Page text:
How To Grow Begonias in Containers
We are reader supported. External links may earn us a commission.

How To Grow Begonias in Containers

No matter where you live and what kind of space you have to spare, begonias are one of those plants that do well in containers. The beautiful, colorful blooms love the partial shade, minimal care, and light potting soil with extra perlite.

Begonias are easy to grow and make for great beginner plants for any space needing a pop of color and some hardy blooms. The plants can live many years and bloom year-round, depending on where you keep them and how well you care for them.

So, if you want to add some color and beauty to your outdoor (or indoor) spaces, follow along below for easy begonias care.

What You Need for Growing Begonias in Containers

What You Need for Growing Begonias in Containers
Image credits: Robin Jonathan Deutsch via Unsplash

Before you start, you’ll need to gather supplies for growing and caring for your container garden begonias.

  • Flowerpots, baskets, hanging pots, flower boxes, or other containers
  • Light potting soil
  • Perlite
  • Begonia seedlings or plants
  • Gardening gloves
  • Trowel

Step-By-Step Instructions

Choose Your Plants and Gather Your Supplies

Choose Your Plants and Gather Your Supplies
Image credits: Gary Fultz via Unsplash

Begonias come in a variety of colors, styles, and sizes. So, as you plot out your planting spaces, consider the colors and size of plants you’ll want.

Then, purchase your seedlings or plants (or grow your plants from seeds if you prefer) and gather your planting supplies together before you get started.

Use Light Potting Soil

Potting Soil
Image credits: billberryphotography via Canva

Because begonias do best in pots that can dry out between waterings, they need light potting soil. Potting soil is great for water drainage and it contains necessary nutrients for their survival. This sort of soil doesn’t trap moisture, instead it allows the plants the care they need.

Keep the Roots Slightly Bound As You Repot

Keep the Roots Slightly Bound As You Repot
Image credits: Kerstin Reimer via Pixabay

As you plant the begonias, make sure you keep them slightly root-bound. These plants like a well-fitted home as they do best this way, rather than with their roots fully spread out. If your begonia is extremely root bound, make sure to loosen it a little before planting.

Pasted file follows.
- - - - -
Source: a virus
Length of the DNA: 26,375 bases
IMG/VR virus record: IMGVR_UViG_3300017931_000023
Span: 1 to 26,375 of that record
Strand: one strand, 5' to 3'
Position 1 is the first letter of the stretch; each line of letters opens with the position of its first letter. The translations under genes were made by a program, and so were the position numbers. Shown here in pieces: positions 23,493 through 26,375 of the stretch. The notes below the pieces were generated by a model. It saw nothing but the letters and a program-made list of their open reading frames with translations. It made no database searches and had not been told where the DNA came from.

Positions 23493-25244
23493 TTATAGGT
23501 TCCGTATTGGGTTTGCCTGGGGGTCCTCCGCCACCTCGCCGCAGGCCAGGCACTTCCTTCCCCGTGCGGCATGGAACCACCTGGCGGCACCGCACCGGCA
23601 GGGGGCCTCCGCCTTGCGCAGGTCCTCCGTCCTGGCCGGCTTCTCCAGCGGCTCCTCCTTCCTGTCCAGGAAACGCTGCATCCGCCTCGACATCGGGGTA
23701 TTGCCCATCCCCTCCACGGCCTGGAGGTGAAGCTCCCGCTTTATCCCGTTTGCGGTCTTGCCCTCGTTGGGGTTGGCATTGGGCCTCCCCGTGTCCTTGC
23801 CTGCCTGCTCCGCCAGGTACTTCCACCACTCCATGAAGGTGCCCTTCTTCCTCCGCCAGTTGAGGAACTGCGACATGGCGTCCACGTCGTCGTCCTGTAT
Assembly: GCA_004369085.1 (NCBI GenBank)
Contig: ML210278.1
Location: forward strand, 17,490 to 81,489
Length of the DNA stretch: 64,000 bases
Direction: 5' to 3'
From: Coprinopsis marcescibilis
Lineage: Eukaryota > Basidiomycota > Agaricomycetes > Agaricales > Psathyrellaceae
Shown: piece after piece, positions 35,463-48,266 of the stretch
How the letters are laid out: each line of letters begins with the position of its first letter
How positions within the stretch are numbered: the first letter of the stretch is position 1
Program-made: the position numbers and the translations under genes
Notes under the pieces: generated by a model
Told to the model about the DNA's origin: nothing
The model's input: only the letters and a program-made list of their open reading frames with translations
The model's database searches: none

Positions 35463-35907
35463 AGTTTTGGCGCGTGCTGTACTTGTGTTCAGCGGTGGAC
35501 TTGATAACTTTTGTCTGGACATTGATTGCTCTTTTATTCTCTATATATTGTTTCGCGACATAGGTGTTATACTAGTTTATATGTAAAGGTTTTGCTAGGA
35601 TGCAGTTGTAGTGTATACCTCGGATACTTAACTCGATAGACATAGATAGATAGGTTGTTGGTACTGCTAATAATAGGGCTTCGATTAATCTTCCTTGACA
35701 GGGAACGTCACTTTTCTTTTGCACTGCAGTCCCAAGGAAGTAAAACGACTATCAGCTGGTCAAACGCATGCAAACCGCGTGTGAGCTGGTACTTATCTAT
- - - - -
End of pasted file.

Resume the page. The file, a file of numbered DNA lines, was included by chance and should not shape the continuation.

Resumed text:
Add Extra Perlite to the Potting Soil

Add Extra Perlite to the Potting Soil
Image credits: congerdesign via Pixabay

Begonias do best with extra perlite in their containers. The perlite permits even better drainage, which these plants particularly need. This will help prevent your gorgeous flowers from getting root rot.

Plant the Begonias

Plant the Begonias
Image credits: zbuhdalu via Pixabay

Begonias will flourish and expand quickly once you plant and care for them properly. That’s why you have to provide them with a pot that has enough space to grow and spread out.

However, don’t place them in large pots much too big for their current size. Instead, plant them in something a bit larger than they currently need and plan to repot again, as needed – Ideally in the spring before the plants start actively growing again.

If you find the pot never dries out, transfer the begonia to a smaller one.

Place Your Containers Wisely

Close up of beautiful yellow begonia in a pot at the table next to a window. Positive bright yellow colors. Shadows on the wall. Home gardening
Image credit: Kattecat via Shutterstock

Now, place your begonia planters wisely. They need to be in partial shade, meaning they only have direct sun for four to six hours per day (preferably morning time).

They do best in east, west, or south-facing windows, though burning may occur if you keep the plants too close to the windows.

Begonias also do well under grow lights and away from air vents. And while they do best with dry soil between waterings, they do well in a humid environment. You may want to keep them in an indoor greenhouse if they look like they need some TLC.

Water the Plants Thoughtfully

The girl waters flowers on the windowsill. Home plants, green home, lifestyle.
Image credit: Summer 1810 via Shutterstock

These are not your everyday care plants! Begonias do best if you let them dry out a little bit between waterings. This is part of what makes them such great plants for beginners, frequent travelers, and folks who have jam-packed schedules.

It’s good to water these flowers every three to four days but if your nervous you’ll forget to water them altogether, test how frequently they need watering in their new location. A good way to do this is by sticking your finger in the soil to see if it is dry an inch deep. If so, you should give them a drink.

Prune the Plants Frequently

Prune the Plants Frequently
Image credits: hartono subagio via Pixabay

It’s suggested to prune your begonias to keep their shape and to keep them for getting stalky or lengthy overtime. If you see this, prune your plant in early spring to encourage new growth.

You can also prune begonias about 1/3 of an inch after they are finished flowering for proper care.

Engage Simple Pest Control

Engage Simple Pest Control
Image credits: Hans Braxmeier via Pixabay

Begonias are generally pest-free, but occasionally this may become a problem for indoor plants. To avoid this issue inside, lightly spray the plant itself (never the soil!) with rubbing alcohol.

Easy to Plant, Easy to Care For

All in all, begonias are easy plants to care for, so they will make for an excellent plant just about anywhere. They do best in partial shade, with plenty of soil drainage, and time between waterings. In other words, if you live somewhere where you get a lot of rain, be sure to shelter your begonias from the rain or bring them indoors in their containers.

Have any tips and tricks for taking care of this plant? Let us know in the comments below!